Anyway, when it came time for me to write a novel, for some reason I gravitated to a Sicilian FBI Agent whose cousin was in the Mafia.  Nick Bracco and Tommy are direct reflections of my experiences with these fine gentlemen.  I could actually here Max’s voice coming out of Tommy’s mouth when I sat down to write a scene.  There’s no doubt these formative years had molded me to the person I am today. 

I will leave you with one true story that will reflect the serious nature in which these men took my status among their tutelage:  There was a neon Dreyer’s Ice Cream sign that hung in the front window of our store, something that I could reach from behind the counter.  That sign was always to remain lit 24 hours a day.  The reason?  Across the street was a popular hangout for some of the Sicilian boys called Young’s Tavern.  It was privately known that if I was ever in trouble, I was to turn off the sign.  Well, at 10:55 one Friday night, just five minutes before we closed, a teenager came in to buy a fountain drink. (Yes, I would mix coke syrup in a glass with seltzer water to create Coca Cola.)  He sat at the counter and glanced around the store for a couple of minutes, then asked where my help was.  He also asked how much cash I would collect in a day.  Now I was just sixteen, but I wasn’t stupid.  This was when I decided to turn off the Dreyer’s Ice Cream sign.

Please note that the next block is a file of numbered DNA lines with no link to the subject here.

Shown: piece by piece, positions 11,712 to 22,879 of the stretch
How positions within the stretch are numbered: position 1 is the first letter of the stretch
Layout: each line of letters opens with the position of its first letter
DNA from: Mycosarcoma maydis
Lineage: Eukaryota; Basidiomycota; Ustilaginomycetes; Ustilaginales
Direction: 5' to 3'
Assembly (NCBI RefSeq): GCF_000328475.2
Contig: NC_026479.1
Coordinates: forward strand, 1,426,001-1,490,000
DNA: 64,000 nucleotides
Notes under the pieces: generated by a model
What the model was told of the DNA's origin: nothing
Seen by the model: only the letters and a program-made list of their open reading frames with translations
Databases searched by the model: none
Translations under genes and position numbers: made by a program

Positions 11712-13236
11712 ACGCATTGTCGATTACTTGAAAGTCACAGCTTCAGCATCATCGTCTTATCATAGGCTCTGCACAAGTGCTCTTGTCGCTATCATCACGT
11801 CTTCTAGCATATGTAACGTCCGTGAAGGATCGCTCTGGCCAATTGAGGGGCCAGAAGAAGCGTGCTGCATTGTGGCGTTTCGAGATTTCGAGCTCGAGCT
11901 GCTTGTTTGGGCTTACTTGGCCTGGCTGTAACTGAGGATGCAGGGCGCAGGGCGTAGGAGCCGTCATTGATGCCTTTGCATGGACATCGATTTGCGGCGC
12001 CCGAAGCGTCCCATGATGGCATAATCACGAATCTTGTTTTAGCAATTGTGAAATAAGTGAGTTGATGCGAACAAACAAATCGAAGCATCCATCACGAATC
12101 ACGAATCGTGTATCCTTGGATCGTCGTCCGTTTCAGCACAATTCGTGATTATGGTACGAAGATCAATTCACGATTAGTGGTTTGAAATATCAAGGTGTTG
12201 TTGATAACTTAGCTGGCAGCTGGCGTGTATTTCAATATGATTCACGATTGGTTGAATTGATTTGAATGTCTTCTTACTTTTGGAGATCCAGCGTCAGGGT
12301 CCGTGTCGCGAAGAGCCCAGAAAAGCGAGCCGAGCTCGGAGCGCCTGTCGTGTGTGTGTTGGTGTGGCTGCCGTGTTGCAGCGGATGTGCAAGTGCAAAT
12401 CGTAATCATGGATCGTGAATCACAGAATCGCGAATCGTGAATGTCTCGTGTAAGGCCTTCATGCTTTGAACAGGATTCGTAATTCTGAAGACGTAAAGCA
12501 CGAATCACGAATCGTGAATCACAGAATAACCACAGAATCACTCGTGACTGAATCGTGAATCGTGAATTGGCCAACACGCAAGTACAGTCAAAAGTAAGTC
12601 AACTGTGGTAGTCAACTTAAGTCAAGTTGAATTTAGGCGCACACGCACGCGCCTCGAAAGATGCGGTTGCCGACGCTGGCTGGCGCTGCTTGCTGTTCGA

After an excruciatingly long two minutes, the front door opened and three very drunk and large Sicilian men came lumbering into the store and circled the kid sitting at the counter.  One guy placed his arm around the teenager and picked up his drink and drank the remainder of the Coke.  The kid looked like he was going to puke.  Then the guy said, “I don’t think you should ever come back into this store again.”  The teenager was a blur running out the door.  As my Sicilian friends left, one of them said to me, "Hey, kid, turn the light back on.”